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National Transportation Safety Board Pressures States to Improve Motorcycle Safety



From 1997 to 2008, total fatalities on American roads declined. Despite this favorable statistic, motorcycle deaths more than doubled over the same period. The National Highway Traffic Safety Administration (NHTSA) has noticed and targeted motorcycle safety for improvement.

On November 16, the NHTSA added motorcycle safety to its Most Wanted List of Transportation Safety Improvements directed to state governments. Recreational boating was dropped from the list due to substantial improvements. Motorcycle safety certainly seems to be a worthy addition to the list. In 2009, the 4,400 deaths of motorcycle riders exceeded fatalities in aviation, rail, marine, and pipeline categories combined. The leading cause of death in motorcycle accidents? Head injuries.

Therefore the National Transportation Safety Board (NTSB) is recommending that all riders of motorcycles, both drivers and passengers, wear helmets. Presently only 20 states, the District of Columbia, and four territories require all motorcycle riders to wear helmets. Only minors and/or passengers must wear helmets in 27 states and one territory. Iowa, Illinois, and New Hampshire do not have any helmet laws.

States on both coasts tend to have universal helmet laws that require all riders to don a helmet, the only exceptions being Maine, Rhode Island, Connecticut, Delaware, South Carolina, and Florida. These states do have "partial" laws that may require minor and/or passenger helmet use. The Midwest and Plains states more often are the ones that cite personal freedom as a reason not to require helmet usage. Missouri, Louisiana, and Nebraska are the only states from west of the Mississippi to Nevada that have universal helmet laws.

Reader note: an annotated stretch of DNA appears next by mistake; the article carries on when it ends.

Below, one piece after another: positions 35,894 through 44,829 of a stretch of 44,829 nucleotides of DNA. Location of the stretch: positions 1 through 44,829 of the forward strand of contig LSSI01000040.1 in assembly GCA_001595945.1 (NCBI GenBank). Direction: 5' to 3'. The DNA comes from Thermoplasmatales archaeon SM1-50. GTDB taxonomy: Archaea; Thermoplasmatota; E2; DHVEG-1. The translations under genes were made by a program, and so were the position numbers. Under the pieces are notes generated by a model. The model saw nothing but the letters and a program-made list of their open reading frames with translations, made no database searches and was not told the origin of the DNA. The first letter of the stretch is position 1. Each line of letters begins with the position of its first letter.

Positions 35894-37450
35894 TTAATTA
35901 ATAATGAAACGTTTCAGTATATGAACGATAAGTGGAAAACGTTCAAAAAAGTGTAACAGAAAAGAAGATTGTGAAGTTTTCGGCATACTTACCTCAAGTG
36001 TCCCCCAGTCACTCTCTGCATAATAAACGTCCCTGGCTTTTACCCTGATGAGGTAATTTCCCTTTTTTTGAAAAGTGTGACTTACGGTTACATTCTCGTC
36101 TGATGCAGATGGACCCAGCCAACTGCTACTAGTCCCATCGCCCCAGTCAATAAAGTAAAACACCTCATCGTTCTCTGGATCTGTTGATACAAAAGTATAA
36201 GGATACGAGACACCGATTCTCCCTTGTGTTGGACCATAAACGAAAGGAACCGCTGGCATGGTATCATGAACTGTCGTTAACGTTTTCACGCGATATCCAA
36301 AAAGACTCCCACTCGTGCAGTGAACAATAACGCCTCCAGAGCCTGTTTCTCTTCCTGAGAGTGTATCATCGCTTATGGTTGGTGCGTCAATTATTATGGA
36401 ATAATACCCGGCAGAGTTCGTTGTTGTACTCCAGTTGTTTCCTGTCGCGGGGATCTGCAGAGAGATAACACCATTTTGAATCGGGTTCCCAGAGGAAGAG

The NHTSA's recommendation for universal helmet usage laws is not new. The recommendation was first directed to the states in 2007. However, since that date no states have enacted the recommended legislation. Arizona, Hawaii, and Pennsylvania considered similar legislation in 2009 but have not enacted any such laws to date. Guam also considered a universal helmet law in 2010 but has not passed it to date.

The most recent announcement from the NHTSA indicates that it does not intend to stop pushing the states to enact this litigation. According to their statistics, motorcycle helmets could have saved the lives of 1,829 motorcyclists in 2008. Any change in the NHTSA's stance in this matter appears unlikely.